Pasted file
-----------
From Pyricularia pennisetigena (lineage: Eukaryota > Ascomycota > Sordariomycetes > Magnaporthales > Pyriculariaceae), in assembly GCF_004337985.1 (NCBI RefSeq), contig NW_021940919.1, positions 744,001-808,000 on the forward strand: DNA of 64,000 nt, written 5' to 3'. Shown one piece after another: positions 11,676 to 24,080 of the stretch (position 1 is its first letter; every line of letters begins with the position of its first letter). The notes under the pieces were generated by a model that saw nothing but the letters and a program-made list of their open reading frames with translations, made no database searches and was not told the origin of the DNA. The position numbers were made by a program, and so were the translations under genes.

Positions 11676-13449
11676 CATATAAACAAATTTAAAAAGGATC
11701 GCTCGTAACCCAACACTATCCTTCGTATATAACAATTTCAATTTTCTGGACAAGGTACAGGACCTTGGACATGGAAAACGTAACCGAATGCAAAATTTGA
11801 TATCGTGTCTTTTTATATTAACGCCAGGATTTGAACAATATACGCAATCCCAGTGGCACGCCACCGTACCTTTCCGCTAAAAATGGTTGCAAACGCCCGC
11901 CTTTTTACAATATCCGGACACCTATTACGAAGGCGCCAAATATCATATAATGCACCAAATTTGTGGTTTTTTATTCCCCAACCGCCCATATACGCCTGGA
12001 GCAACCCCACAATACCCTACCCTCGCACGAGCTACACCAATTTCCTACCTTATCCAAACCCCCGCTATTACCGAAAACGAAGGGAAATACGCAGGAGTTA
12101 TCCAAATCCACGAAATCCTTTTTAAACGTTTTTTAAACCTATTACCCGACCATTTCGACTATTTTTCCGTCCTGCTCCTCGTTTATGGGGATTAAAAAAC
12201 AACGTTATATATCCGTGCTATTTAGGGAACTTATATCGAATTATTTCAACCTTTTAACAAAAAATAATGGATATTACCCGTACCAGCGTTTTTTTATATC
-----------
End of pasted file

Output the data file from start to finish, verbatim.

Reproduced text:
From Pyricularia pennisetigena (lineage: Eukaryota > Ascomycota > Sordariomycetes > Magnaporthales > Pyriculariaceae), in assembly GCF_004337985.1 (NCBI RefSeq), contig NW_021940919.1, positions 744,001-808,000 on the forward strand: DNA of 64,000 nt, written 5' to 3'. Shown one piece after another: positions 11,676 to 24,080 of the stretch (position 1 is its first letter; every line of letters begins with the position of its first letter). The notes under the pieces were generated by a model that saw nothing but the letters and a program-made list of their open reading frames with translations, made no database searches and was not told the origin of the DNA. The position numbers were made by a program, and so were the translations under genes.

Positions 11676-13449
11676 CATATAAACAAATTTAAAAAGGATC
11701 GCTCGTAACCCAACACTATCCTTCGTATATAACAATTTCAATTTTCTGGACAAGGTACAGGACCTTGGACATGGAAAACGTAACCGAATGCAAAATTTGA
11801 TATCGTGTCTTTTTATATTAACGCCAGGATTTGAACAATATACGCAATCCCAGTGGCACGCCACCGTACCTTTCCGCTAAAAATGGTTGCAAACGCCCGC
11901 CTTTTTACAATATCCGGACACCTATTACGAAGGCGCCAAATATCATATAATGCACCAAATTTGTGGTTTTTTATTCCCCAACCGCCCATATACGCCTGGA
12001 GCAACCCCACAATACCCTACCCTCGCACGAGCTACACCAATTTCCTACCTTATCCAAACCCCCGCTATTACCGAAAACGAAGGGAAATACGCAGGAGTTA
12101 TCCAAATCCACGAAATCCTTTTTAAACGTTTTTTAAACCTATTACCCGACCATTTCGACTATTTTTCCGTCCTGCTCCTCGTTTATGGGGATTAAAAAAC
12201 AACGTTATATATCCGTGCTATTTAGGGAACTTATATCGAATTATTTCAACCTTTTAACAAAAAATAATGGATATTACCCGTACCAGCGTTTTTTTATATC